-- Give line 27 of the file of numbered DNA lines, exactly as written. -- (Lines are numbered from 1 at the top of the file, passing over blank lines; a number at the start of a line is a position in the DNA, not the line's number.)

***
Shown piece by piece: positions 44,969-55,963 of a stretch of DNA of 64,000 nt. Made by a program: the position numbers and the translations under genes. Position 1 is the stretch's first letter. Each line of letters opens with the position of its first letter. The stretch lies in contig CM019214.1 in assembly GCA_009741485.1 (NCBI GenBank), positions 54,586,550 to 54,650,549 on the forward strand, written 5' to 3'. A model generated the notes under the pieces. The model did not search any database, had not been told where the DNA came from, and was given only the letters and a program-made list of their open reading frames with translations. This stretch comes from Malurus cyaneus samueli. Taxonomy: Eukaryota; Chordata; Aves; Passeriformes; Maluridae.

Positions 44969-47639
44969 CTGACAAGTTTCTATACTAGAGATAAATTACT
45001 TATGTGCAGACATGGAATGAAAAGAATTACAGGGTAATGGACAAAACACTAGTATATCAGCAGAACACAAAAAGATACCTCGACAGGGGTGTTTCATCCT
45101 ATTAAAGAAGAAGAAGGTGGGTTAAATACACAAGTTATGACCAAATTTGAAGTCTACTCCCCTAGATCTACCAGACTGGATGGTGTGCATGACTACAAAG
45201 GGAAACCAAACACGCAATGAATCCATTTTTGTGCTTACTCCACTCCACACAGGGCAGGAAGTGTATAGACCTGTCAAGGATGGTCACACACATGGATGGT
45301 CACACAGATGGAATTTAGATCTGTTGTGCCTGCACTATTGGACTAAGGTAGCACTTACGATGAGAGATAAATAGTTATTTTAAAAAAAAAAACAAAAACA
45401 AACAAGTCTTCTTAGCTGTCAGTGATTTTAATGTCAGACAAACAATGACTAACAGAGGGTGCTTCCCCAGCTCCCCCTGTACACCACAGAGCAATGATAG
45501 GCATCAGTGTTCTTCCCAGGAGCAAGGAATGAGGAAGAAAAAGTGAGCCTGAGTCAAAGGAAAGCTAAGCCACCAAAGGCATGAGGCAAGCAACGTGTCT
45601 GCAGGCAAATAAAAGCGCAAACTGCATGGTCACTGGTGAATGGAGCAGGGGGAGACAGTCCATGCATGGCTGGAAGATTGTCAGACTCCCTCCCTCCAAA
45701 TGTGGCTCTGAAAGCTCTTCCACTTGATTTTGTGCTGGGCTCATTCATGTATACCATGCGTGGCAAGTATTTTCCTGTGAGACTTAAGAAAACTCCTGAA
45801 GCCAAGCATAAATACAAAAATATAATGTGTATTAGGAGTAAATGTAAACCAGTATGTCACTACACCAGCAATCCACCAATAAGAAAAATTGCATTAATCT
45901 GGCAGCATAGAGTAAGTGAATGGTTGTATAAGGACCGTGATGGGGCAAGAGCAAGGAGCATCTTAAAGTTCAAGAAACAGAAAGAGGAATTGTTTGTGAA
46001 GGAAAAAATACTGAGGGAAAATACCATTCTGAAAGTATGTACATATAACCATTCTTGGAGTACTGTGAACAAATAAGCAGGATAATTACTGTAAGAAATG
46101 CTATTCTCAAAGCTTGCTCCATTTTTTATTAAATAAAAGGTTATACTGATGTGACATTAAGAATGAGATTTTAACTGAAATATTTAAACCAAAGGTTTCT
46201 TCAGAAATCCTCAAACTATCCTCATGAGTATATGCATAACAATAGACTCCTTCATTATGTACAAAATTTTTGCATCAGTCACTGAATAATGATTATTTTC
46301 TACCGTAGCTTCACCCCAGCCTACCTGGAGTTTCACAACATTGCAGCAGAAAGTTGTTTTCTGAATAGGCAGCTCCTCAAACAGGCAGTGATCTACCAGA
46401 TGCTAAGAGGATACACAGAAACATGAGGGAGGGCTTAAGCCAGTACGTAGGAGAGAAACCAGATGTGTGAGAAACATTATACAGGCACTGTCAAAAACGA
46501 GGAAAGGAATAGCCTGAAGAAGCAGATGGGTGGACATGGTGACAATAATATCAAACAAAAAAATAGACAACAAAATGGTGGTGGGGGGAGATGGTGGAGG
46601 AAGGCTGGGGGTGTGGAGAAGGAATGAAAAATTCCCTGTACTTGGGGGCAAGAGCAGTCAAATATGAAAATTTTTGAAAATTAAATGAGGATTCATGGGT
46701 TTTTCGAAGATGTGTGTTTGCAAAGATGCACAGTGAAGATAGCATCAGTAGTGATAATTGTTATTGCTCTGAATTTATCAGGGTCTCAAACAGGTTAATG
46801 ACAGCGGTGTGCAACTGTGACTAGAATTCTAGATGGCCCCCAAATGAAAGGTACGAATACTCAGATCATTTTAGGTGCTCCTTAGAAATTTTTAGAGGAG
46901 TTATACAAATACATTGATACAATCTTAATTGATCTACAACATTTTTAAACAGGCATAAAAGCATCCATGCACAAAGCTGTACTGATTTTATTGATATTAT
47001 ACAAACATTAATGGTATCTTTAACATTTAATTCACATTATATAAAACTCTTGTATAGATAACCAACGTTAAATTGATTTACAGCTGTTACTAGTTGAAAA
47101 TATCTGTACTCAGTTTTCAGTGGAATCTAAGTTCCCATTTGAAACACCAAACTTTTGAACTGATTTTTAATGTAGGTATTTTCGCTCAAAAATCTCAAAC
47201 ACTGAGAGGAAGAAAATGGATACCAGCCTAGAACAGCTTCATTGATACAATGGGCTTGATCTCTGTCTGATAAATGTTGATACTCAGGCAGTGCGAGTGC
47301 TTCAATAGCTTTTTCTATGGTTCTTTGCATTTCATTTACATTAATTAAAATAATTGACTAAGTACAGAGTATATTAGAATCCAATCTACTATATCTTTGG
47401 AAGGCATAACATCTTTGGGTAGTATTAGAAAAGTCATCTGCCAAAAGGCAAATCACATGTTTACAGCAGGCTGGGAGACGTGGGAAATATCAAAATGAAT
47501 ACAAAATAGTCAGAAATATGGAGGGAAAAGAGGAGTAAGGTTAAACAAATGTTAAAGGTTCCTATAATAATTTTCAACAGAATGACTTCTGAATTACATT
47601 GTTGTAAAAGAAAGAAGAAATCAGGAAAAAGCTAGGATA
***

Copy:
47301 TTCAATAGCTTTTTCTATGGTTCTTTGCATTTCATTTACATTAATTAAAATAATTGACTAAGTACAGAGTATATTAGAATCCAATCTACTATATCTTTGG